Does Kitty have a sensitive tummy? Does he often toss his proverbial cookies after supper? Is his litter box filled with runny poop? These are all signs that Kitty's having an upset stomach. Relief is possible, but you'll have to determine the source of Kitty's upset.
If Kitty has a food intolerance, he'll have trouble digesting his food. Unlike an allergy, which involves an immune system response, an intolerance means his body can't process something he eats. This could be a particular protein, like lamb or salmon, or a particular dye or flavoring present in his kibble. His vet will want to perform blood tests to rule out an allergy and will probably suggest an elimination diet. This involves feeding Kitty special meals free of dyes or harsh proteins, oftentimes containing home-cooked ingredients. Over time, you add different ingredients back into his diet to see how he copes and to determine the culprit. Once you know what's making him sick, you can eliminate it from his diet.
Eating Too Fast
Another possibility may just be that Kitty likes to eat a little too much. If he clears his bowl as soon as you fill it, he's likely scarfing it down too quickly. This can cause him to swallow some air and you'll find his dinner in a mess on the floor almost immediately. Try feeding him smaller meals throughout the day to avoid him eating too much at one sitting. Swap out his bowl for a wide, flat platter or cookie sheet. This will spread out the kibble and force him to slow his pace.
Changing Food Too Quickly
Every now and then you have to switch the type of food Kitty eats. If done too quickly, this can cause Kitty's stomach to revolt. When changing brands, opt for a food with similar ingredients to his previous favorite. Avoid just giving Kitty a bowl of his new food and ditching the old. Make the change gradually, over the course of up to two weeks. Offer him small amounts of the new food mixed with the old and gradually increase the ratio of new to old food. Look for formulas with ingredients like chicken, turkey, oats, wheat and rice since they're easier for him to digest.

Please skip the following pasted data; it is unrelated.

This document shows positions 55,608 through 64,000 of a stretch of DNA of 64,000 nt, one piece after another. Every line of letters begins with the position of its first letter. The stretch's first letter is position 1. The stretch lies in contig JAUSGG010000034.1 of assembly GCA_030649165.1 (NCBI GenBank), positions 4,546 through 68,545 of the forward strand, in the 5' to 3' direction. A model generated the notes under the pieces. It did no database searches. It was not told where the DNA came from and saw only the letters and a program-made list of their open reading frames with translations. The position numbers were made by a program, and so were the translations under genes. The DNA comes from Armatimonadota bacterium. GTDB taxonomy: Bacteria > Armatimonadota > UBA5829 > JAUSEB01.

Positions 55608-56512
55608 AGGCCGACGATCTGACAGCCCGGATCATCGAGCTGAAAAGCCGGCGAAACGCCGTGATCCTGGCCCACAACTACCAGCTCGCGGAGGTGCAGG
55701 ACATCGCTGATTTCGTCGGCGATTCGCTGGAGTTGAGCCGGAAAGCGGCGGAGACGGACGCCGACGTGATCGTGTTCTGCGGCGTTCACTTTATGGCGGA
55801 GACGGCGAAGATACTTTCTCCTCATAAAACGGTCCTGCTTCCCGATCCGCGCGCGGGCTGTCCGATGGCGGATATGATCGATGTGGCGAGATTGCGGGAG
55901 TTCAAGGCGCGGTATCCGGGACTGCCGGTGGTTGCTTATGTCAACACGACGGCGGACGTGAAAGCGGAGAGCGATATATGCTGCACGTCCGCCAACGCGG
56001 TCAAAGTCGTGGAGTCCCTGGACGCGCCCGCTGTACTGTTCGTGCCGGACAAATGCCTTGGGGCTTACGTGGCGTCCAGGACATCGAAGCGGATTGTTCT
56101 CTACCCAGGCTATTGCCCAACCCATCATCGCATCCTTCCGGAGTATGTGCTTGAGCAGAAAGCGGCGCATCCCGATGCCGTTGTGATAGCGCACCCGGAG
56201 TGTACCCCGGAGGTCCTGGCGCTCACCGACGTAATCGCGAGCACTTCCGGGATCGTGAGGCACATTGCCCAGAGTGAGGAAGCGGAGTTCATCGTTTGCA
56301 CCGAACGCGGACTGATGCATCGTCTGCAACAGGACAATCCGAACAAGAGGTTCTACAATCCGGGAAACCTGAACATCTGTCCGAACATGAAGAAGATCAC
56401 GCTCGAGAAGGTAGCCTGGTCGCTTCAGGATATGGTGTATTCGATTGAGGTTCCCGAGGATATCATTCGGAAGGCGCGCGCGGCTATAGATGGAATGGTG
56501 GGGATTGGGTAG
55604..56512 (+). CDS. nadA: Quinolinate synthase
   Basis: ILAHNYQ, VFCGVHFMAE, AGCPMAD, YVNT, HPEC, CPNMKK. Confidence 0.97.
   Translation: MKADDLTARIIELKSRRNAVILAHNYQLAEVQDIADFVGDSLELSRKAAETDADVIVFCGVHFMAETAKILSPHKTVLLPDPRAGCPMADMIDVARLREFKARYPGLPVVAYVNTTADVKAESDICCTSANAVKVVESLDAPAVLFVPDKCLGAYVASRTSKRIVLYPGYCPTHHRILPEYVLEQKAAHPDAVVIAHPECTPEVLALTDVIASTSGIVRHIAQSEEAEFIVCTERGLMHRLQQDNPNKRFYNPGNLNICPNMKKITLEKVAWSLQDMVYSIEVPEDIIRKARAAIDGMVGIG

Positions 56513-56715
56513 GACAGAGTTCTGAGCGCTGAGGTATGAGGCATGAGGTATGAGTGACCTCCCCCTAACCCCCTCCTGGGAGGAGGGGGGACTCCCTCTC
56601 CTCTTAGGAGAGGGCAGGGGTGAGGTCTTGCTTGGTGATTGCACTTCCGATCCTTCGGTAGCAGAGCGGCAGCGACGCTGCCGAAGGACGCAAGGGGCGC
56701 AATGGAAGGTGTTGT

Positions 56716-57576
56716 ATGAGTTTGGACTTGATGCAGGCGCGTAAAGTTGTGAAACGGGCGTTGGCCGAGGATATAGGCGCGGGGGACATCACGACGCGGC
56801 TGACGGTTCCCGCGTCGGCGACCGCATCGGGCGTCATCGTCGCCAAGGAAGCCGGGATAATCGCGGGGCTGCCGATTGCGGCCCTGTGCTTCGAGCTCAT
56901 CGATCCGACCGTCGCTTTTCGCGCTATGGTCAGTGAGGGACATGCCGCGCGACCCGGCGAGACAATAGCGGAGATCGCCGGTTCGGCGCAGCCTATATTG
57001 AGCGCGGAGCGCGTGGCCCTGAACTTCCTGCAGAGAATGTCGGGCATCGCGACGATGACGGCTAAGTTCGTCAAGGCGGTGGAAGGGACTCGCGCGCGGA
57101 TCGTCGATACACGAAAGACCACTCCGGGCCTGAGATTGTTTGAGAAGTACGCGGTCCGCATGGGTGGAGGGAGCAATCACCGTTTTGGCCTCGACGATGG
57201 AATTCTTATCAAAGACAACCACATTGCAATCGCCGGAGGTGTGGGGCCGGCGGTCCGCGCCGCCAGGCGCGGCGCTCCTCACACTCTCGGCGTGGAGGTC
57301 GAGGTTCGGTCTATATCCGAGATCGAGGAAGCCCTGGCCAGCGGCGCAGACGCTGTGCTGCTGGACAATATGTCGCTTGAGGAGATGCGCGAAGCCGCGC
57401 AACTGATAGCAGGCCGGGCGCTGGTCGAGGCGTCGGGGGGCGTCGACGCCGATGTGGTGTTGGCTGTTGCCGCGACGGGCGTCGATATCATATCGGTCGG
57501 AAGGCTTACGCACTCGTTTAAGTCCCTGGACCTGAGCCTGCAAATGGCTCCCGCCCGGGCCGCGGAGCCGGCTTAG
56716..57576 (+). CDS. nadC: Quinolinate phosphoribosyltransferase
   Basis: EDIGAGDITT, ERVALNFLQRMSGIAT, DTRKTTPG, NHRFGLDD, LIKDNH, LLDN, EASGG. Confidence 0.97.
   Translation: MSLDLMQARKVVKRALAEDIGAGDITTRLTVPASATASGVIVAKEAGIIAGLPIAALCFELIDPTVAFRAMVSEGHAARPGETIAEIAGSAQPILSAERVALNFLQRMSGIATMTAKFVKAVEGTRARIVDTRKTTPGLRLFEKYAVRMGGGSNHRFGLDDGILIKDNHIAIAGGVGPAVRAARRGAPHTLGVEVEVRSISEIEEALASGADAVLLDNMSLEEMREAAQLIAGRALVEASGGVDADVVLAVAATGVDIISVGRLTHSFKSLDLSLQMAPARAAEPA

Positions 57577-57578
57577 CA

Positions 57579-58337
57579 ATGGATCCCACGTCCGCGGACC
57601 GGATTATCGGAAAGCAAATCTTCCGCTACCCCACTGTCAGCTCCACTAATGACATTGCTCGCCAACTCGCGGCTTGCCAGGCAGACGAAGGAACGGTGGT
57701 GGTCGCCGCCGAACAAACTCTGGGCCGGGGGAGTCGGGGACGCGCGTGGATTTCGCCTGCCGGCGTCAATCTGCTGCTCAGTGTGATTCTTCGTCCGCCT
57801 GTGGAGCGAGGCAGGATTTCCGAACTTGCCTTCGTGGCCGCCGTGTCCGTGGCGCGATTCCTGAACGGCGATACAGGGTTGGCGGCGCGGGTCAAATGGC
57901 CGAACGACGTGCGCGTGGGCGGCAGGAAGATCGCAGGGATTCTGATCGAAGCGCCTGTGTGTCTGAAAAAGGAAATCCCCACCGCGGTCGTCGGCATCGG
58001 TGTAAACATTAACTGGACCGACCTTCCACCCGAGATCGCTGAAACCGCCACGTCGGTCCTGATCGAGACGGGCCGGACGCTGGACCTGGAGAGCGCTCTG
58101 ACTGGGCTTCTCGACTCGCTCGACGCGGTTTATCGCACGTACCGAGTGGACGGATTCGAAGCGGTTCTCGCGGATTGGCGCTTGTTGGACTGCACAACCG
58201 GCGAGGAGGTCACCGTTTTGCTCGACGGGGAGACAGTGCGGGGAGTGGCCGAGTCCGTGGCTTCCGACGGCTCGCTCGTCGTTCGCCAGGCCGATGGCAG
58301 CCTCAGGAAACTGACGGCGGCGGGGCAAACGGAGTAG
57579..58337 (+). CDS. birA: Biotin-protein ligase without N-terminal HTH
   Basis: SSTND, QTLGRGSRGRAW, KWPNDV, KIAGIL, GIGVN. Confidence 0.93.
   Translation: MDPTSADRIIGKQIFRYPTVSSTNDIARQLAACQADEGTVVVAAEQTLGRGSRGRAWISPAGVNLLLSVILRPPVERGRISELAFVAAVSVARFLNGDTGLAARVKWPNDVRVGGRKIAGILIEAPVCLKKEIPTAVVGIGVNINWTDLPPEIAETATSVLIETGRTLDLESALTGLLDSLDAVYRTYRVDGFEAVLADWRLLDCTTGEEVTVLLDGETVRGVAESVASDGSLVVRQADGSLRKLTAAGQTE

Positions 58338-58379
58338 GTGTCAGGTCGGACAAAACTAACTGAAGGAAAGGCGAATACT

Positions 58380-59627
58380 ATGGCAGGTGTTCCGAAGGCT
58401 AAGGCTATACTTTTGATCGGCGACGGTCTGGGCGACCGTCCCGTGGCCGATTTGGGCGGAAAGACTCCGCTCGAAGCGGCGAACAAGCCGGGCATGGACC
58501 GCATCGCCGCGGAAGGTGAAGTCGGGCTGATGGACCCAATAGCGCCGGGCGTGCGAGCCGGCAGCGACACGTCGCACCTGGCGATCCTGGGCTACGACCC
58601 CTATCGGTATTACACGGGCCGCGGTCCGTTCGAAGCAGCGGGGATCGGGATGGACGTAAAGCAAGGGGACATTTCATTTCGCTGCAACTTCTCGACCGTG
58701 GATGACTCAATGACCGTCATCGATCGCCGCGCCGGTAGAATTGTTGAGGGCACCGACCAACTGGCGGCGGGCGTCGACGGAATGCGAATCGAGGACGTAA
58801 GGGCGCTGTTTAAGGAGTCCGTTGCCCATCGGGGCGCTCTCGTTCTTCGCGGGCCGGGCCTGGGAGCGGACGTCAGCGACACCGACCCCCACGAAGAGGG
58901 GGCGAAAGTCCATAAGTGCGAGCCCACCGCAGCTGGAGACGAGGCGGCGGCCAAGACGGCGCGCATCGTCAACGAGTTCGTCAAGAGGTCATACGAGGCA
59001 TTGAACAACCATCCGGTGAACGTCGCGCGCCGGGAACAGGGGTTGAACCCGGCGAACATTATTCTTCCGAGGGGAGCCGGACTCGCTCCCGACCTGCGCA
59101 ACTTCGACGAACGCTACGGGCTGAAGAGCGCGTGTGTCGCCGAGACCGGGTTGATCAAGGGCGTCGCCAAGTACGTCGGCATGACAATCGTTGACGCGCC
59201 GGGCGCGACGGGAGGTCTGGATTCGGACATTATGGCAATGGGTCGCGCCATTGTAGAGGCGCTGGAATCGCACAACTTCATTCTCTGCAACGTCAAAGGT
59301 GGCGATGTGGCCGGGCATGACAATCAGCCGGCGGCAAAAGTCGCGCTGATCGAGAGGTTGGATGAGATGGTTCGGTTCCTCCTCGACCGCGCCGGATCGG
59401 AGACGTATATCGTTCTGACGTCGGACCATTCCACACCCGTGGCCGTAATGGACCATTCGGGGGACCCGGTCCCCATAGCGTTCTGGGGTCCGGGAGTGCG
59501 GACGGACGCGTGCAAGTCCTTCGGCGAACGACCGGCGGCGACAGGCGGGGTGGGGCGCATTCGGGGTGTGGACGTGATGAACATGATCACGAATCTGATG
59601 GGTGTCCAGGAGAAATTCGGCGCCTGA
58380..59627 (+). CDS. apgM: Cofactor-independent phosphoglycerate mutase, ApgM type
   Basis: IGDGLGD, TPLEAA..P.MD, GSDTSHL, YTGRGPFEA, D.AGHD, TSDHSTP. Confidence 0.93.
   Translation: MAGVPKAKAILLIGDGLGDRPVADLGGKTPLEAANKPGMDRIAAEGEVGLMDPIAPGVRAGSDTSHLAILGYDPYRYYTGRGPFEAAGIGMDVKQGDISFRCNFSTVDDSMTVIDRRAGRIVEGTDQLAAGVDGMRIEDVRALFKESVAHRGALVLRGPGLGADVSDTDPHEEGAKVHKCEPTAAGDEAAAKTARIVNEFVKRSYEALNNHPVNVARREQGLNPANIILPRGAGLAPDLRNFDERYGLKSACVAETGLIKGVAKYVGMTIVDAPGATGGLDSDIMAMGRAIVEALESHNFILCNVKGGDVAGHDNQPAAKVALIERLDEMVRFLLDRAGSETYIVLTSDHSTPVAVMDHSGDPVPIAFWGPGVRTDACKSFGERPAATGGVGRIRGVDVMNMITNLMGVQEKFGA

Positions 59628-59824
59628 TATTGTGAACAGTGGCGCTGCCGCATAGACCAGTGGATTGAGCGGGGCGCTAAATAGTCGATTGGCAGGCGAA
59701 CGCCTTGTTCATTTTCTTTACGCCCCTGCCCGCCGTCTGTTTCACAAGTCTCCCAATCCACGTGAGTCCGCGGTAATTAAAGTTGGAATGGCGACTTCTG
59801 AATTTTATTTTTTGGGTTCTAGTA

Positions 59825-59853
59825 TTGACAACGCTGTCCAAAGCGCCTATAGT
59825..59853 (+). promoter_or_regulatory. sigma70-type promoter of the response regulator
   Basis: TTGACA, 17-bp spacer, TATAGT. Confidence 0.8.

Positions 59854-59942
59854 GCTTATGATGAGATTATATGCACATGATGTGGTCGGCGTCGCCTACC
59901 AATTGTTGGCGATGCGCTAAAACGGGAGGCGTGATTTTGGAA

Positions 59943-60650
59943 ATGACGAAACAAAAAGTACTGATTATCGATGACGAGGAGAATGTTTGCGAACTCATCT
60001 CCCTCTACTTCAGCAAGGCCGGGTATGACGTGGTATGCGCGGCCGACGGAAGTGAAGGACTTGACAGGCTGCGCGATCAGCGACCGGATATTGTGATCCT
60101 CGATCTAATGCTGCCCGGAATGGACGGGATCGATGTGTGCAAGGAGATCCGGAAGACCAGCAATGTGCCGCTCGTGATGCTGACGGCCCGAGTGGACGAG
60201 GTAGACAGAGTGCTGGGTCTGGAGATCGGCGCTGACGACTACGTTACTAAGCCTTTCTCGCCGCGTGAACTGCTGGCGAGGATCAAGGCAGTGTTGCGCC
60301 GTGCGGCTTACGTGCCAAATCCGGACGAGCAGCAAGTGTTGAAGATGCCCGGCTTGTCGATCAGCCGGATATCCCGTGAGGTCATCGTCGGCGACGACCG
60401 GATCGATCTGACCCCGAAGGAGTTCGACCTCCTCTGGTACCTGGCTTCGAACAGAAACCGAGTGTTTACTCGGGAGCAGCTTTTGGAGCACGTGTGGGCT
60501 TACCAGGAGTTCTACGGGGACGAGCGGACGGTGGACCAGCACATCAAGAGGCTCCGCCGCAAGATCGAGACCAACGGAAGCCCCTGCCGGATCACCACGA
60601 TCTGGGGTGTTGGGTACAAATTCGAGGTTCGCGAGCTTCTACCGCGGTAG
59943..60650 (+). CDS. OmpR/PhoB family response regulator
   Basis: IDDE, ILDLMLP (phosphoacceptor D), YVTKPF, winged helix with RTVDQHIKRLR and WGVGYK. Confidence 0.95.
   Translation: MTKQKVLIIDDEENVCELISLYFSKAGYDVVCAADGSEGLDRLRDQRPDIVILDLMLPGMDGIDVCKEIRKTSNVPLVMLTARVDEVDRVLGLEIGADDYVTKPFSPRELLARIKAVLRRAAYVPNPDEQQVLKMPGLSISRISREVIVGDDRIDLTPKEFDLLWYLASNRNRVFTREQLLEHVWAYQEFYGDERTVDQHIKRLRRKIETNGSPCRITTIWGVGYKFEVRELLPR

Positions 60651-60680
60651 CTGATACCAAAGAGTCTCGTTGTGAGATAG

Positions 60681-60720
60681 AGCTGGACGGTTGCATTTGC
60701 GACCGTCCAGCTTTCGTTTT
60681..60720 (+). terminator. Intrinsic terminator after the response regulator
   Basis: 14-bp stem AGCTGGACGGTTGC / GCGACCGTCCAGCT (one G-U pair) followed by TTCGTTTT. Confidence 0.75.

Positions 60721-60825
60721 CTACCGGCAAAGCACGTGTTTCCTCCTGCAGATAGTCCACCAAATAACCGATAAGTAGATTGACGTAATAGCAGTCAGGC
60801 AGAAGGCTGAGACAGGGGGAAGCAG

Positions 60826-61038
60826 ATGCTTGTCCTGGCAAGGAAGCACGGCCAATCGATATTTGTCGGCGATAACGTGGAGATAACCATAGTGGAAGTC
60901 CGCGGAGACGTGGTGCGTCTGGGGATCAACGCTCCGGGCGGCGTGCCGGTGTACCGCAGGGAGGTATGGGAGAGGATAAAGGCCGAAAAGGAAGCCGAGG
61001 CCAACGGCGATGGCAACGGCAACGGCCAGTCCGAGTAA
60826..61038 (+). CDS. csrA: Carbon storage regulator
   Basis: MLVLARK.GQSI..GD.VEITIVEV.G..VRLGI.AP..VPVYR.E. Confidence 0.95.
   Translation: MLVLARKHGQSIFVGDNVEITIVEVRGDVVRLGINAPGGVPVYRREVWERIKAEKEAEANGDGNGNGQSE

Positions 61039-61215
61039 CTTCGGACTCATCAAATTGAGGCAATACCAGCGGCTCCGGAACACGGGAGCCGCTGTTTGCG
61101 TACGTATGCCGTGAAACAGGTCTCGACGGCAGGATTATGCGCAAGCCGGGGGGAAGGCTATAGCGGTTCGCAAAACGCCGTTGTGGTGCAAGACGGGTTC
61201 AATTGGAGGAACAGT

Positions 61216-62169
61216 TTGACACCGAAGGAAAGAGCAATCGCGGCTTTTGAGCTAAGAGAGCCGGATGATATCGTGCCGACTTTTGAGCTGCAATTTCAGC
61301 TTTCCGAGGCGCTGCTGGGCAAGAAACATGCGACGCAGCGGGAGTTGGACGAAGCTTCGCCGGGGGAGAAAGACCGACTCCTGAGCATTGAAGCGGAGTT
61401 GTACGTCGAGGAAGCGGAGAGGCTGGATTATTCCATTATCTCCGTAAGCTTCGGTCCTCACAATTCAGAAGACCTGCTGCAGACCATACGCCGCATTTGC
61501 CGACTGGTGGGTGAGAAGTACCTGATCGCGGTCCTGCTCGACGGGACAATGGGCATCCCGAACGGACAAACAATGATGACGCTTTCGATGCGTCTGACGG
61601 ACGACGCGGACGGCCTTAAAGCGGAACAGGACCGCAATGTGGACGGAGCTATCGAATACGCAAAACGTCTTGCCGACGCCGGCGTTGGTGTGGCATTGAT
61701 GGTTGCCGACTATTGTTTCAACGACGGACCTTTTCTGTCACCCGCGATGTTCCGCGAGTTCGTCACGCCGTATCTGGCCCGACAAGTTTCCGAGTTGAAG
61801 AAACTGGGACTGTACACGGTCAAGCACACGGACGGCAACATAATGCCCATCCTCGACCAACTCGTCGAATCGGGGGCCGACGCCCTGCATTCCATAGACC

Irritable Bowel Syndrome
Just as in humans, Kitty could be suffering from irritable bowel syndrome, or IBS. IBS refers to a collection of conditions that cause stomach upset. It is more common in cats over the age of 7 than in young kitties. According to The Cat Health Guide website, 50 percent of cases are caused by diet. Try putting him on a diet specially formulated for sensitive stomachs. Talk to your vet about supplementing his food with omega 3 fatty acid to alleviate symptoms. You've probably heard of probiotics for helping humans stay regular, and they can help your feline pal, too. Look for quality food or treats formulated with probiotics.
Always check with your veterinarian before changing your pet’s diet, medication, or physical activity routines. This information is not a substitute for a vet’s opinion.